Rating: ★★ 1/2
Synopsis: Soon, Elusion® will change the world and life as we know it.
A new technology called Elusion is sweeping the country. An app, visor and wristband will virtually transport you to an exotic destination where adventure can be pursued without the complications—or consequences—of real life.
Regan is an Elusion insider. Or at least she used to be. Her father invented the program, and her best friend, Patrick, heir to the tech giant Orexis, is about to release it nationwide. But ever since her father’s unexpected death, Regan can’t bear to Escape, especially since waking up from the dream means crashing back to her grim reality.
Still, when there are rumors of trouble in Elusion—accusations that it’s addictive and dangerous— Regan is determined to defend it. But the critics of Elusion come from surprising sources, including Josh, the handsome skeptic with his own personal stakes. As Regan investigates the claims, she discovers a disturbing web of secrets. She will soon have to choose between love and loyalty…a decision that will affect the lives of millions.
Huge thank you to Katherine Tegen Books and Edelweiss for this ARC!
Elusion is one of those books with a great premise, but somehow falters in its execution. I love the idea of a piece of technology being able to sweep someone away to an exotic world where complication is irrelevant. We all dream, especially on our worst days, to be somewhere else — way from the noise, conflict and anger. Author’s Gray and Gabel attempt to give us unique idea, but the characters and writing simply don’t do it justice.
To be frank, character interaction in this book is very important to me, and I found I couldn’t connect with any of them. I found Regan tolerable, but often making poor decisions without much thought — think a little bit! And then there was the awkwardly thrown in love triangle and insta-love that the reader is asked to go with and I found myself groaning a lot in those parts because considering the characters don’t have a lot of personality, having a romance thrown in there doesn’t add much to characterization either. It’s a lot of “BOOM! We’re in love now!” and “WHAM! He loves me too!” and just, no. Why is chemistry so hard to craft in YA science fiction?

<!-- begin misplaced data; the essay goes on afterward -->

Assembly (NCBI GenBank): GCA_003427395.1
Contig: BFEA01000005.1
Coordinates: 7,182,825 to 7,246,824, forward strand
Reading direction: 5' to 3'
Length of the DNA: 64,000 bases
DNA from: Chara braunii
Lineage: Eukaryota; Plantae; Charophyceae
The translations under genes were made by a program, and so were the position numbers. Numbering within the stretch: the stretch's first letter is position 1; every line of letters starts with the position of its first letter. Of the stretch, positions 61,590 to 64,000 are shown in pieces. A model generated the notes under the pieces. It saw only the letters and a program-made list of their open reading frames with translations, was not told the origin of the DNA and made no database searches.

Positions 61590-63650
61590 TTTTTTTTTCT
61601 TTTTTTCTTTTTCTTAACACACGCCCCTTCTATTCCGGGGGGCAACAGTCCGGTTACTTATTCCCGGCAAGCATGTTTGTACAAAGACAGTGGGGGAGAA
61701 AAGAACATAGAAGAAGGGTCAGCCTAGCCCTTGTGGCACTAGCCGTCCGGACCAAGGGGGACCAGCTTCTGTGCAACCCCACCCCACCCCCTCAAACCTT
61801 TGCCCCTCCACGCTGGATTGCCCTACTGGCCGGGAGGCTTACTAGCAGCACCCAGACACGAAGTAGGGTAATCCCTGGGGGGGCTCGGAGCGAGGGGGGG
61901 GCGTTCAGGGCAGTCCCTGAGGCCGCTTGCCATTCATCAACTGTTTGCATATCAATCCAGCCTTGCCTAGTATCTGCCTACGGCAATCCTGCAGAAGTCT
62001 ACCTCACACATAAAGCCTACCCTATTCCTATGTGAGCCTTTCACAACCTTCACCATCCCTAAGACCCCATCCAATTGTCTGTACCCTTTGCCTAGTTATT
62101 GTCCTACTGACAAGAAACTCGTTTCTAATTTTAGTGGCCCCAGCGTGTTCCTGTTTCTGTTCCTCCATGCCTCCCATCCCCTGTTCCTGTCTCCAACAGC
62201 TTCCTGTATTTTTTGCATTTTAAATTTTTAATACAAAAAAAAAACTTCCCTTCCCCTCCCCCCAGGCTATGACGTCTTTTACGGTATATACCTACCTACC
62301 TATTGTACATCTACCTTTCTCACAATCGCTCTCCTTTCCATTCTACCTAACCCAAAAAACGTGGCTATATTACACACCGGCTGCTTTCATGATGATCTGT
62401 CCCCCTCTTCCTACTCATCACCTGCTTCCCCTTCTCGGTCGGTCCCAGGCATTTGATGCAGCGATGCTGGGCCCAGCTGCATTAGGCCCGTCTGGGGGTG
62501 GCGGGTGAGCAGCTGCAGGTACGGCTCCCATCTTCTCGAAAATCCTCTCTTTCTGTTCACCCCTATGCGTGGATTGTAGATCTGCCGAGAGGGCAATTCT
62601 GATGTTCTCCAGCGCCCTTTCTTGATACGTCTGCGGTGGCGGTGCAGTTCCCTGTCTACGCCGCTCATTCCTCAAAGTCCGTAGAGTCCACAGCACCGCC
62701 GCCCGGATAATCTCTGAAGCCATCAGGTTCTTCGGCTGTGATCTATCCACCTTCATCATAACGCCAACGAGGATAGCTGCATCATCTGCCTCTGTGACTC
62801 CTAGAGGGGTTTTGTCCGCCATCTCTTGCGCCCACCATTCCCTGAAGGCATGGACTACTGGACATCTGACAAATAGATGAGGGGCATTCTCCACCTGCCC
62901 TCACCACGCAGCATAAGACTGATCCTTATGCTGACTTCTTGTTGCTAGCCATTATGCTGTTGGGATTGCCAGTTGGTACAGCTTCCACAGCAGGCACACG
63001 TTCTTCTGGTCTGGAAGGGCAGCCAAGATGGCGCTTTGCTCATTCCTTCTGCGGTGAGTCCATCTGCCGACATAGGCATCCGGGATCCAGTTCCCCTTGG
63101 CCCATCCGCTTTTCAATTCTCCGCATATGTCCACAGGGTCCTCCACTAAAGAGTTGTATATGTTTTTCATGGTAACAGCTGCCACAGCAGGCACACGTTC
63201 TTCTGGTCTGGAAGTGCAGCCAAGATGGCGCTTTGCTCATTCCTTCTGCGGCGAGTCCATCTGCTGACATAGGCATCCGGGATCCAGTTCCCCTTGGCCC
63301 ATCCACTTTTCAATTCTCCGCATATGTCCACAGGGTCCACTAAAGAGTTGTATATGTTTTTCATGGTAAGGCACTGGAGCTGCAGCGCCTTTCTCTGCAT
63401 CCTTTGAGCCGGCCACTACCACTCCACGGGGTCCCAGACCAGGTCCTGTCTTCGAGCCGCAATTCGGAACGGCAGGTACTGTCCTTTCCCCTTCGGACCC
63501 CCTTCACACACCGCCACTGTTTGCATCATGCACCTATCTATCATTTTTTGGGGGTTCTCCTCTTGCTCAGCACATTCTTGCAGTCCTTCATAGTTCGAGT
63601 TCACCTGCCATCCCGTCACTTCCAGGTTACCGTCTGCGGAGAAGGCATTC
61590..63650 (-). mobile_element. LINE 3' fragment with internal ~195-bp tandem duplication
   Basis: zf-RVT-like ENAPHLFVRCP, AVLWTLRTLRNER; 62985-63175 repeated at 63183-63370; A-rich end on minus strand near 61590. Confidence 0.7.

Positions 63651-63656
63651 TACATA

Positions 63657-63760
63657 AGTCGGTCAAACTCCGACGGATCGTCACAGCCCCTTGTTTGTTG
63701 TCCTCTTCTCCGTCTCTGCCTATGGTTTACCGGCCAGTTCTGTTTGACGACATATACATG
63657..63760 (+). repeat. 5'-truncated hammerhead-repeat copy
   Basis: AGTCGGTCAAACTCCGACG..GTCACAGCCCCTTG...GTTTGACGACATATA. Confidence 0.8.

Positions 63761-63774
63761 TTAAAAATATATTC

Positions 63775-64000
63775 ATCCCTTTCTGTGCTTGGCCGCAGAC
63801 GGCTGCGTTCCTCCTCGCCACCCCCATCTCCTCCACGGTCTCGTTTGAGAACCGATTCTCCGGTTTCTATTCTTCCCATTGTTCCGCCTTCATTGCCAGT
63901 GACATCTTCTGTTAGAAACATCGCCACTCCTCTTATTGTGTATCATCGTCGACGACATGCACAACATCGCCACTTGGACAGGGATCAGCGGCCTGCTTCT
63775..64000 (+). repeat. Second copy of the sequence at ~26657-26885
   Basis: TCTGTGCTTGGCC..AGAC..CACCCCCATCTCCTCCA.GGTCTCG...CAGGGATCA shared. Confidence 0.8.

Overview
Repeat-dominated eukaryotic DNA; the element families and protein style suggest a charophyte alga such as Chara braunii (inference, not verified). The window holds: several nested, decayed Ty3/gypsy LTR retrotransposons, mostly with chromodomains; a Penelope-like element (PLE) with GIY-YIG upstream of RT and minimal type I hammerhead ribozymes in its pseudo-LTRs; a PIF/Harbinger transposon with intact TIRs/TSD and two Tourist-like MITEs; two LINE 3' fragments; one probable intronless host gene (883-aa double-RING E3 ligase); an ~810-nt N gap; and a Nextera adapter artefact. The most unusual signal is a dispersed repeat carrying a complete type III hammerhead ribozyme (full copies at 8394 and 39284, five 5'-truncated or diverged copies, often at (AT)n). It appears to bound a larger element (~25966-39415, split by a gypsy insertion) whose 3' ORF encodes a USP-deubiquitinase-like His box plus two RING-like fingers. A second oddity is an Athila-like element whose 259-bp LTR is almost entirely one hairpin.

The other issue I had is I recognize that this is suppose to have some dystopian elements (and they are there, tucked away), but this book never felt like there was a real crisis worthy of a dystopia. Yes people want to get their hands on the Elusion technology, yet the authors don’t really give us in enough detail WHY someone else having the technology is bad, it’s just bad. It made for wobbly world building at times, but I found myself (at times) being a bit forgiving because the use of the premise for the most part is interesting.
Elusion is hard to recommend if you’re someone who likes fully realized characters and strong world-building. Unfortunately neither exist here, which is a real shame. The premise is the only aspect of Elusion I can recommend because I do think it’s a fabulous, clever idea, and it breaks my heart that all the pieces just didn’t fit enough together for me to love it.